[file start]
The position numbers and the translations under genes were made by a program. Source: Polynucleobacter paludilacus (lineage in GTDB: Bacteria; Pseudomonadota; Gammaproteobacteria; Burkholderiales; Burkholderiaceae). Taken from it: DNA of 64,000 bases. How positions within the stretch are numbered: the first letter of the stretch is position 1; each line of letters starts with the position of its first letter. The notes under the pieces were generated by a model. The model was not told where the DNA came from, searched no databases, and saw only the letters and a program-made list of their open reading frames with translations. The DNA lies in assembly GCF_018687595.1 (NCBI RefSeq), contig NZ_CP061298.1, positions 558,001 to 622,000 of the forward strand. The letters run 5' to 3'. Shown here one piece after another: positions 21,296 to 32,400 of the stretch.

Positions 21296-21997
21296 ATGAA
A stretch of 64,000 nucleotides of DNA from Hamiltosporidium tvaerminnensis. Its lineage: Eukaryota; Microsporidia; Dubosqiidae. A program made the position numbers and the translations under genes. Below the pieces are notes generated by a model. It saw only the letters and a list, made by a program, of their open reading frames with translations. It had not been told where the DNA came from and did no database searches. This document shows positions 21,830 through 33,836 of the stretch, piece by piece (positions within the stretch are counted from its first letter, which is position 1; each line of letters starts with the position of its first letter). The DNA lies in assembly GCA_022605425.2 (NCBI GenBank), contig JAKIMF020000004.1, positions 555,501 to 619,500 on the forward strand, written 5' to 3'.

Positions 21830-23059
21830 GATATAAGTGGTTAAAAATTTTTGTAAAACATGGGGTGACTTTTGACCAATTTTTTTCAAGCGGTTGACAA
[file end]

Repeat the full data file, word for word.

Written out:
The position numbers and the translations under genes were made by a program. Source: Polynucleobacter paludilacus (lineage in GTDB: Bacteria; Pseudomonadota; Gammaproteobacteria; Burkholderiales; Burkholderiaceae). Taken from it: DNA of 64,000 bases. How positions within the stretch are numbered: the first letter of the stretch is position 1; each line of letters starts with the position of its first letter. The notes under the pieces were generated by a model. The model was not told where the DNA came from, searched no databases, and saw only the letters and a program-made list of their open reading frames with translations. The DNA lies in assembly GCF_018687595.1 (NCBI RefSeq), contig NZ_CP061298.1, positions 558,001 to 622,000 of the forward strand. The letters run 5' to 3'. Shown here one piece after another: positions 21,296 to 32,400 of the stretch.

Positions 21296-21997
21296 ATGAA
A stretch of 64,000 nucleotides of DNA from Hamiltosporidium tvaerminnensis. Its lineage: Eukaryota; Microsporidia; Dubosqiidae. A program made the position numbers and the translations under genes. Below the pieces are notes generated by a model. It saw only the letters and a list, made by a program, of their open reading frames with translations. It had not been told where the DNA came from and did no database searches. This document shows positions 21,830 through 33,836 of the stretch, piece by piece (positions within the stretch are counted from its first letter, which is position 1; each line of letters starts with the position of its first letter). The DNA lies in assembly GCA_022605425.2 (NCBI GenBank), contig JAKIMF020000004.1, positions 555,501 to 619,500 on the forward strand, written 5' to 3'.

Positions 21830-23059
21830 GATATAAGTGGTTAAAAATTTTTGTAAAACATGGGGTGACTTTTGACCAATTTTTTTCAAGCGGTTGACAA